The ops lead’s job is to coordinate all the activity that’s happening in the war room. This person needs to check in every 15–30 minutes with the team to make sure things are moving along with all participants. Who should fill the ops role? You want someone versatile who has some ops and technical experience and can stay cool under pressure. Usually, this is the founder or CEO. This person has to be a rock of fortitude and keep morale high when everyone — and everything — else is uncertain. Most people will struggle under that kind of pressure, especially when they feel their net worth has been suddenly hard hit.

After the analyst staunches the bleeding, the comms lead becomes the most important person. With hacks, the damage has already been done, and these hacks provoke crises of faith. A DeFi protocol lives and dies by the faith its users have in the team and code. In the worst case scenario, project leaders fail to inspire confidence and fail to organize, resulting in large scale capital flight from the protocol and a massive token price drop.

The function of comms is to restore faith by demonstrating what the protocol is doing to mitigate the hack and resolve its consequences. This starts with a clear message that a hack has happened, that the team is working on it, and that a full postmortem is coming. Users need to know how their funds have been affected, and what’s going to be done about it.

Next, the comms lead has to answer hard questions: how did the attack happen? What’s the fix? Could the attack have been avoided? What are the next steps? Is there any restitution for users? How? But it’s not just a matter of answering questions. Comms leads need to be empathetic with users and help move them from anxiety to calm. They also need to be sure of themselves and present a strong face, since there will be a lot of FUD regardless.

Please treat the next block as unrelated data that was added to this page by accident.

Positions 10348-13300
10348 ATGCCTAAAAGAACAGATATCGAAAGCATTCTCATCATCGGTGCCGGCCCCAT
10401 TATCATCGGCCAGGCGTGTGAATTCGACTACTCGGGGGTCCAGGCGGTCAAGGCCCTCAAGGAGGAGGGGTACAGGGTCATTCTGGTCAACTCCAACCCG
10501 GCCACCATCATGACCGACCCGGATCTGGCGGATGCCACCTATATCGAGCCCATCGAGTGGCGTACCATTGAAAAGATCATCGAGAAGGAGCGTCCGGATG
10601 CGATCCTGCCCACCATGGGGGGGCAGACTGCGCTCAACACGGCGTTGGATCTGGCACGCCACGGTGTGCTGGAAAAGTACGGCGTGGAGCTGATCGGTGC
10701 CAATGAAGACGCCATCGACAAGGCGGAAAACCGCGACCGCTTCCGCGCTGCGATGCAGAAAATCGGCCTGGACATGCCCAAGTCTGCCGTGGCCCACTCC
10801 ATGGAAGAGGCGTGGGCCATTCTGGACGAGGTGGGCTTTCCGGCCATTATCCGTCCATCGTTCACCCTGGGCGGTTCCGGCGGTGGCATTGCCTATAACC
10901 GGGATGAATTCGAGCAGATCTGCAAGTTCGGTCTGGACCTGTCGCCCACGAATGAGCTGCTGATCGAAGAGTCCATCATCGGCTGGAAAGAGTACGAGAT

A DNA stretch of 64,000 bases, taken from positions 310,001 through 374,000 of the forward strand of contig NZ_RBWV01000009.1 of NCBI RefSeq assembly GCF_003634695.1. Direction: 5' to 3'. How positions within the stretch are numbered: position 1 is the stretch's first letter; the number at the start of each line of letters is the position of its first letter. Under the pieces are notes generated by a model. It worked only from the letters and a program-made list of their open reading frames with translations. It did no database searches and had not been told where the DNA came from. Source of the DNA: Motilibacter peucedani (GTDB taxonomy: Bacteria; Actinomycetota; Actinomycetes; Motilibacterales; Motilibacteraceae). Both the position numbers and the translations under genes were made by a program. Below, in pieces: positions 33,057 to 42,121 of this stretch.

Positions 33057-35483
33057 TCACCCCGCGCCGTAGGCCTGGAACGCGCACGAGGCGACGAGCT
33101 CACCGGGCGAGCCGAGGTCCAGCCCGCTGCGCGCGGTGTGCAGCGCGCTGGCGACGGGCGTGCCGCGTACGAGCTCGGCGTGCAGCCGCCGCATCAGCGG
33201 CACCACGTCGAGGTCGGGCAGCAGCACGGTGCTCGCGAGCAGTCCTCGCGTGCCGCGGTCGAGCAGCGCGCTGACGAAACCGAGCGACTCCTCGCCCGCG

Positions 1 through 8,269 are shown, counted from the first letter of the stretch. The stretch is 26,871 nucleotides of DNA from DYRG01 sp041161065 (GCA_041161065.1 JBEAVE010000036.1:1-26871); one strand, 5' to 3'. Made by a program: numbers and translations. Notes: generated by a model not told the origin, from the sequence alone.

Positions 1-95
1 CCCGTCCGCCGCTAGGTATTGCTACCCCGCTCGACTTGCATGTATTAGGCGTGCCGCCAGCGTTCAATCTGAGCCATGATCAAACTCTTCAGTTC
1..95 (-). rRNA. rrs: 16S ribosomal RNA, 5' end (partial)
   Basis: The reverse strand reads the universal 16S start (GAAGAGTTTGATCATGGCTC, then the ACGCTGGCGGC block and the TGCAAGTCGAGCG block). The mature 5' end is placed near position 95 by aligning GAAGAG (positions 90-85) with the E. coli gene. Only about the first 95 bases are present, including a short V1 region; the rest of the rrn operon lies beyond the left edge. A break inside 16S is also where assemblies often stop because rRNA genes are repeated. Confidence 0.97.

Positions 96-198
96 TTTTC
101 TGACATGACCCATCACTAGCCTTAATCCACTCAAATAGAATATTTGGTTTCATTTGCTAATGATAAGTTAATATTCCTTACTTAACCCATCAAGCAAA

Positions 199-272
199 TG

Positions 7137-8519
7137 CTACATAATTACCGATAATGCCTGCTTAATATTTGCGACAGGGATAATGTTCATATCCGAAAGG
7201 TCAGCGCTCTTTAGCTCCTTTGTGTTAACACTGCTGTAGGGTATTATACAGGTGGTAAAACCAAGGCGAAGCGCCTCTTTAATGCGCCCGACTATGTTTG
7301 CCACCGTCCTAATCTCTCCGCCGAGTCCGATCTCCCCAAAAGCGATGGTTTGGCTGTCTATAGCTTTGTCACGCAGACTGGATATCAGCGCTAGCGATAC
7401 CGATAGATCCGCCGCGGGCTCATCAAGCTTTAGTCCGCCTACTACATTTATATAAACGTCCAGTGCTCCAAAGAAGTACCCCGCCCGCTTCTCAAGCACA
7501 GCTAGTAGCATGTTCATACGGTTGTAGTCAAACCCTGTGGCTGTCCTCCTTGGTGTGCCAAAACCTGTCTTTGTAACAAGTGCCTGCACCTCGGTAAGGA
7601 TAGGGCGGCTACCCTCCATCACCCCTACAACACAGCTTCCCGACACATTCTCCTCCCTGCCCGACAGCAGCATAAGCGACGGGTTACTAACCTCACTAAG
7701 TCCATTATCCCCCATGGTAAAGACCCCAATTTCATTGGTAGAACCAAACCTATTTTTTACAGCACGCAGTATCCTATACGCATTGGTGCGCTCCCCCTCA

All of these functions need to operate simultaneously: the ops lead organizes and directs. The analyst stops the bleeding and conducts forensics to assess the impact, discover the long-term mitigation, and figure out when it’s safe to unpause the contracts. The comms lead gives a clear message to the public about what is happening and talks with key stakeholders in the community to maintain their support though the crisis.

After all these functions are in motion and the community has been made aware of the situation, proceed with publishing a clear and transparent postmortem in the following 24–48 hours, which outlines what happened, what the impact was, the specifics of the vulnerability, if a fix is in place, and how the project will prevent future attacks. The purpose of a postmortem is to communicate that you’ve identified and resolved the issue, that you’re taking the situation seriously, and that there is a plan to prevent these events from occurring going forward.

Even with the postmortem, it’s going to take time to rebuild trust. The comms lead should be actively engaged in rebuilding faith with the community, in addition to interviewing stakeholders to discover their key concerns and how they could be alleviated. They should keep the community informed about what the protocol is doing at every step and then follow through on action plans to restore confidence in the team’s ability to weather any crisis.

This playbook will help you maximize your chance of surviving a hack. Ultimately, the best way to prepare is to prevent the hack in the first place. A big bug bounty is one of the best lines of defense, so that there is always an incentive to disclose, rather than exploit. If you’d like our help in setting up your bug bounty program, and enhancing your security processes comprehensively, then get in touch.

P.S. Hackers subscribed to our newsletter are 35.8% more likely to earn a bug bounty. Click here to sign up.